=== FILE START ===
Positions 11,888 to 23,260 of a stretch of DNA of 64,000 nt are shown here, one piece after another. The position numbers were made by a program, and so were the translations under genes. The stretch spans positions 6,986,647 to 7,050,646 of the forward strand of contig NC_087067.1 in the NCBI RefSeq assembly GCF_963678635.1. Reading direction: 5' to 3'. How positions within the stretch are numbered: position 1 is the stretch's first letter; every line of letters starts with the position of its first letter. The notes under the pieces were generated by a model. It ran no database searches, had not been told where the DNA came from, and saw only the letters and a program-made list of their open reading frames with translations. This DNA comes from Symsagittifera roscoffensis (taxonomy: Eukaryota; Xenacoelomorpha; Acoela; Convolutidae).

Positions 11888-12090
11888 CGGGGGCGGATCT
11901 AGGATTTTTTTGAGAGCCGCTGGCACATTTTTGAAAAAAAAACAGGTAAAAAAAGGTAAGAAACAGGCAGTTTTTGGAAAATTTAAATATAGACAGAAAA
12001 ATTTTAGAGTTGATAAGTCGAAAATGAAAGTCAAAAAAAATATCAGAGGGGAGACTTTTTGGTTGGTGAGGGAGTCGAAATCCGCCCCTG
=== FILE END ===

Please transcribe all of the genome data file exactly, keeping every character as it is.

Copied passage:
Positions 11,888 to 23,260 of a stretch of DNA of 64,000 nt are shown here, one piece after another. The position numbers were made by a program, and so were the translations under genes. The stretch spans positions 6,986,647 to 7,050,646 of the forward strand of contig NC_087067.1 in the NCBI RefSeq assembly GCF_963678635.1. Reading direction: 5' to 3'. How positions within the stretch are numbered: position 1 is the stretch's first letter; every line of letters starts with the position of its first letter. The notes under the pieces were generated by a model. It ran no database searches, had not been told where the DNA came from, and saw only the letters and a program-made list of their open reading frames with translations. This DNA comes from Symsagittifera roscoffensis (taxonomy: Eukaryota; Xenacoelomorpha; Acoela; Convolutidae).

Positions 11888-12090
11888 CGGGGGCGGATCT
11901 AGGATTTTTTTGAGAGCCGCTGGCACATTTTTGAAAAAAAAACAGGTAAAAAAAGGTAAGAAACAGGCAGTTTTTGGAAAATTTAAATATAGACAGAAAA
12001 ATTTTAGAGTTGATAAGTCGAAAATGAAAGTCAAAAAAAATATCAGAGGGGAGACTTTTTGGTTGGTGAGGGAGTCGAAATCCGCCCCTG